‘Nobody Cares’: Part-Owner of Golden State Warriors Expresses Apathy Toward Uyghur Genocide

OPINION | This article contains political commentary which reflects the author's opinion.

I often ask myself how, as a civilized society who has witnessed a shocking number of horrendous crimes against humanity just in the past century, we’ve all decided to just let China get away with a LITERAL GENOCIDE even though we know all the gory details about what they’re doing to Uyghurs.

Then I see clips like this:

Oh, that’s how.

This slime mold masquerading as a human is Chamath Palihapitiya, part-owner of the Golden State Warriors, and the clip is from All In, a podcast he hosts with Jason Calacanis, David Sacks, and David Friedberg, and believe it or not, people didn’t really like what he said– which, just so we’re all clear, is, verbatim:

Let’s be honest, nobody cares about what’s happening to the Uyghurs, okay? You bring it up, because you really care, and I think it’s nice that you care. The rest of us don’t care. I’m telling you a very hard, ugly truth, okay? Of all the things that I care about– yes, it is below my line. Of all the things I care about, it is below. My. Line.

Umm… Mr. Palihapitiya, with all due respect (which is less than none), go f*ck yourself.

Like I guess it’s too bad that caring about people being methodically, systematically rounded up, imprisoned, raped, tortured, sterilized, and killed doesn’t make you millions of dollars, but usually when people are that morally bankrupt they try to keep it to themselves.

Palihapitiya decided that the Disney villain vibe didn’t suit him, however, and immediately tried to backtrack– which is hard to do when you leave yourself literally no room for interpretation.

“In re-listening to this week’s podcast, I recognize that I came across as lacking empathy. I acknowledge that entirely. As a refugee, my family fled from a country [Sri Lanka] with its own set of human rights issues so this is something that is very much part of my lived experience. To be clear, my belief is that human rights matter, whether in China, the United States, or elsewhere. Full stop.”

You know what’s missing from this entire post? Two very simple, very easy words: “I’m” and “sorry.”

They’re missing because he’s not. He’s not sorry for not caring about genocide, because caring about the Uyghurs doesn’t earn him the brownie points that caring about America’s “institutionalized race problem” gets him.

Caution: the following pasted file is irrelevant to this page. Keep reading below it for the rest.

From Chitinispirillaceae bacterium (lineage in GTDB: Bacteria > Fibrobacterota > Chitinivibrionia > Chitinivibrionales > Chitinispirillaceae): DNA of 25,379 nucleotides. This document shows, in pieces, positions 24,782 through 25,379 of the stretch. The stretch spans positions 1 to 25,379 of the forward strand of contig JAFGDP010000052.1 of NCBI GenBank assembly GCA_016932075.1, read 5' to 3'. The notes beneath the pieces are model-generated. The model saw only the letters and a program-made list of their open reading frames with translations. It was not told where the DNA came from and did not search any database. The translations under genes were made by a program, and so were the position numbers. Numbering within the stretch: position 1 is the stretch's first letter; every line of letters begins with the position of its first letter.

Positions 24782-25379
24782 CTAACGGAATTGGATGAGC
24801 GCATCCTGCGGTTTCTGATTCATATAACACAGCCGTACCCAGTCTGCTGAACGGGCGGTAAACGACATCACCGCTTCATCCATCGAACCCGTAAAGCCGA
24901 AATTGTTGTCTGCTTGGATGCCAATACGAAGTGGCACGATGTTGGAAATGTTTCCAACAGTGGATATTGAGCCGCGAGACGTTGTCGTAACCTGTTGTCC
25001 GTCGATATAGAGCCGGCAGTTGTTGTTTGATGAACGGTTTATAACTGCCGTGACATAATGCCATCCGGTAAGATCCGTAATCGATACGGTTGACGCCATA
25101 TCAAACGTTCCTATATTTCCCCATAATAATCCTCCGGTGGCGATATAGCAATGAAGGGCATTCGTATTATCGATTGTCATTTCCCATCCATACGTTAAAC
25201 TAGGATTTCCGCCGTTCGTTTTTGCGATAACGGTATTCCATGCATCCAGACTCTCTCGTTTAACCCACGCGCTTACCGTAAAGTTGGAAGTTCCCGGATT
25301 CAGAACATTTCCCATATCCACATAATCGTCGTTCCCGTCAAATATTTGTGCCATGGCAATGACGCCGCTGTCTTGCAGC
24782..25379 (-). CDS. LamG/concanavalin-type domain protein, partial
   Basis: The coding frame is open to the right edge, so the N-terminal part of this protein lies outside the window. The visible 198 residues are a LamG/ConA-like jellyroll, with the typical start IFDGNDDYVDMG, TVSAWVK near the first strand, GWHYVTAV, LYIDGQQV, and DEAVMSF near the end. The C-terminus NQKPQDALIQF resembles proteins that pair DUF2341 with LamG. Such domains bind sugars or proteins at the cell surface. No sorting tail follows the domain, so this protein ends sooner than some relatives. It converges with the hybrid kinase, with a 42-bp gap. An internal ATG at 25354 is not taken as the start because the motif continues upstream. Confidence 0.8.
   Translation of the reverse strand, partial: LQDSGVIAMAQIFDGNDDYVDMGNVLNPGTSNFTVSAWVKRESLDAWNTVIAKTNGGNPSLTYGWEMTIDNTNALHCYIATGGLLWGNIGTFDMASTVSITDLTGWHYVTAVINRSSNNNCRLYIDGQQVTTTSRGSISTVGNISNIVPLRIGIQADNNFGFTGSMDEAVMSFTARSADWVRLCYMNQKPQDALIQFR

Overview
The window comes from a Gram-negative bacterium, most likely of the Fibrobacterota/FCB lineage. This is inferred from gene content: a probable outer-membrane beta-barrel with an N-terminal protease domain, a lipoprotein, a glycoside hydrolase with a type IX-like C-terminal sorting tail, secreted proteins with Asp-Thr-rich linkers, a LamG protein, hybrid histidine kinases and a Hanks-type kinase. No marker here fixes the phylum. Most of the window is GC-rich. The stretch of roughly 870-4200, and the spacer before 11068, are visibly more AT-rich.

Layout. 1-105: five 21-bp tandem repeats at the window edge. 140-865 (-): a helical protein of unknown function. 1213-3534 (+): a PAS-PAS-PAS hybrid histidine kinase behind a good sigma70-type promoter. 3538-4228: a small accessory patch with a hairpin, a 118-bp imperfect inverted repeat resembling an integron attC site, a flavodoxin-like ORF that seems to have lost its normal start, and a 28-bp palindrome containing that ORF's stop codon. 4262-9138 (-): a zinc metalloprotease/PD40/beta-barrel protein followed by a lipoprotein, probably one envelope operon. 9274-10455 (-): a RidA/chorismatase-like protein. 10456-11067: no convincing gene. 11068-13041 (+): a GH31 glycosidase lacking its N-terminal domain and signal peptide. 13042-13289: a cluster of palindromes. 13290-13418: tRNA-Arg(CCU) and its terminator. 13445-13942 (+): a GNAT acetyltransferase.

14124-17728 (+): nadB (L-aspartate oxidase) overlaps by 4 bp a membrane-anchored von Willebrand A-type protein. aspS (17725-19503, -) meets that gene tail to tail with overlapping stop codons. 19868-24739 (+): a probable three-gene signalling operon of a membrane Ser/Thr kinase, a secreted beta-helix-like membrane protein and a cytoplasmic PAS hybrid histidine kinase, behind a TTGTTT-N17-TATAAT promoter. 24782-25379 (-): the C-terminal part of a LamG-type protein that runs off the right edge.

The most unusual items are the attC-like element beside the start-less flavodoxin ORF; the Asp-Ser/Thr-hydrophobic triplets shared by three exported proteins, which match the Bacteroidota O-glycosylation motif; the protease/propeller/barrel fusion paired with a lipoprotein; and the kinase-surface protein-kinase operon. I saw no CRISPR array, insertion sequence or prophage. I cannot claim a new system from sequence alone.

He followed his initial comments in the podcast,

“The reason I think that is we don’t do enough domestically to actually express that view in real tangible ways. So until we actually clean up our own house, the idea that we step outside our borders, with us morally virtue-signaling about someone else’s human rights record, is deplorable.”

The things he’s referring to as what America needs to “clean up” is pretty transparently in reference to the problems BLM and its supporters claim to be fighting against (and I say “claim” because first of all, what they think is institutionalized racism isn’t and second, they’re not solving anything), but even if I agree to concede some ground, and I can’t believe I actually have to say this, what’s going on in America is not on the same level as what China is doing to its citizens. Full stop, asshole.

But, at the end of the day, what else should anyone expect from the NBA? With a history of simping for China, we should really just be relieved that Palihapitiya and his fellow shitegoblins aren’t straight up denying that the genocide is even happening. I wouldn’t be surprised if they start down that road in the next 12 months.

I’m too irate to even think of a clever ending for this. And it’s time to be angry– in fact, it’s long overdue. If we get angry, if we commit to staying angry and using our collective rage to spur change in our country to end this genocide, maybe it won’t be too late.

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